So, good luck and keep us posted.

_________________
Jangle, Chime & Twang.


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 Post subject: Re: 360 Casualty
 Post Posted: Wed Dec 09, 2009 9:58 pm 
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Joined: Mon Feb 18, 2008 9:10 am
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Location: CT
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Schoolside, you mentioned steaming the neck to remove the glue. How is this best done and if there is epoxy stuffed in the gap, how should I go about getting the neck off.


I saw a thread where John Hall keeps a small steamer in his office recently. I've heard a cappuccino machine can also work. You'll have to do more research on that, there are many pictures on the web. The larger problem is if epoxy was used. That will require cutting, sawing or chiseling and grinding. If it is epoxy, a skilled repairman would still be facing major challenges cause epoxy is forever. Just throwing out some ideas, a dremel to cut and grind, a hot knife, it's not going to be pretty. Take your time and try to cut it out as close to the original lines and bondo up any missing chunks later. Remove a little each day...



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 Post subject: Re: 360 Casualty
 Post Posted: Wed Dec 09, 2009 11:04 pm 
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There are solvents that will soften epoxies, but all are pretty nasty. A mixture of methoxypropanol/xylene/methylethylketone will plasticize and soften most epoxies.

You may NOT want to try this at home...


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 Post subject: Re: 360 Casualty
 Post Posted: Thu Dec 10, 2009 7:44 pm 
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Location: London, UK
Schoolside, you're the Dude!!
As soon as you mentioned Cappucino machine, I clicked. I have an old one that has never really been used but I reckon with a Drip / intravenous line attached with a big hypodermic needle on the end (I work at a hospital), I have a pretty cool steamer. I'm pretty sure I can do my guitar justice. I have a dremmel and a few paint scrapers - I have the clamps etc.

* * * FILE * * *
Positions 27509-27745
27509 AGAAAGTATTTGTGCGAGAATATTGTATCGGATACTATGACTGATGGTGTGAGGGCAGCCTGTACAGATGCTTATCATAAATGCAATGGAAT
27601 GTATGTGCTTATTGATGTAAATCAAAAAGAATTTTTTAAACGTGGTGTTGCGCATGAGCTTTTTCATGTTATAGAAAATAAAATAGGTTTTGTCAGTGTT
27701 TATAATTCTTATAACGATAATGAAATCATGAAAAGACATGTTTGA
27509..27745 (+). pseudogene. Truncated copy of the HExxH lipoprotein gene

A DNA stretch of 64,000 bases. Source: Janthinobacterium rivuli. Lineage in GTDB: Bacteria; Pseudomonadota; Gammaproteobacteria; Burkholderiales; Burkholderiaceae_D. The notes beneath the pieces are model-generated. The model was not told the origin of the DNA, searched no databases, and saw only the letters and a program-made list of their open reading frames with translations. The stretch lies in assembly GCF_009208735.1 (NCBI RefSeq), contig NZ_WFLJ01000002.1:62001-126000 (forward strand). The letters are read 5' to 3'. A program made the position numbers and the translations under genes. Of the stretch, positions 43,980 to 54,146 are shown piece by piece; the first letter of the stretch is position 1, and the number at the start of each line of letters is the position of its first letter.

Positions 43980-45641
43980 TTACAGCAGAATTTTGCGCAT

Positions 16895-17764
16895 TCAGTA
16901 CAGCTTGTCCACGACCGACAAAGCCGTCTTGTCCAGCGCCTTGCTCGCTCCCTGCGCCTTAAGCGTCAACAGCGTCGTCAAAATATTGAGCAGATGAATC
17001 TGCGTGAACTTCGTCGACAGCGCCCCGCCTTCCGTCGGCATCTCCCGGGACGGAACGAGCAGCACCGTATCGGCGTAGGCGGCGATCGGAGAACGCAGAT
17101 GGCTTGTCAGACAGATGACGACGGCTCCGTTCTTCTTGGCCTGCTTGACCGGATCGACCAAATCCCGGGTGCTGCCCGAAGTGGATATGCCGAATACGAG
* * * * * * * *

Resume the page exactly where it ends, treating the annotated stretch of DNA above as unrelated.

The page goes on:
A few things, would it be better to use hide glue or epoxy (or any particular glue) when setting the neck again and secondly, does anyone have an exploded diagram of the neck joining the body - I'm pretty of sure how it fits together but I'd like to make certain there is nothing I'm missing (or hitting) when I set about this.

Thanks to everyone on here. You guys Rock!


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 Post subject: Re: 360 Casualty
 Post Posted: Thu Dec 10, 2009 9:46 pm 
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Joined: Mon Feb 18, 2008 9:10 am
Posts: 618
Location: CT
Quote:
I reckon with a Drip / intravenous line attached with a big hypodermic needle on the end (I work at a hospital), I have a pretty cool steamer.


Usually the line is a little heavier, go to an automotive parts or hardware store you can buy a rubber gas line that will be better. I don't want the line to explode from heat and pressure and possibly burn you. For the end I was thinking the needle used to blow up a basket ball, you could cut the end to suit your needs. The glue, wood glue is best because it can be undone. That's what Ric uses, I've seen threads here on glue and a link to the picture you need. How about a small 1/2 to 3/4 in chisel? Take your time and good luck,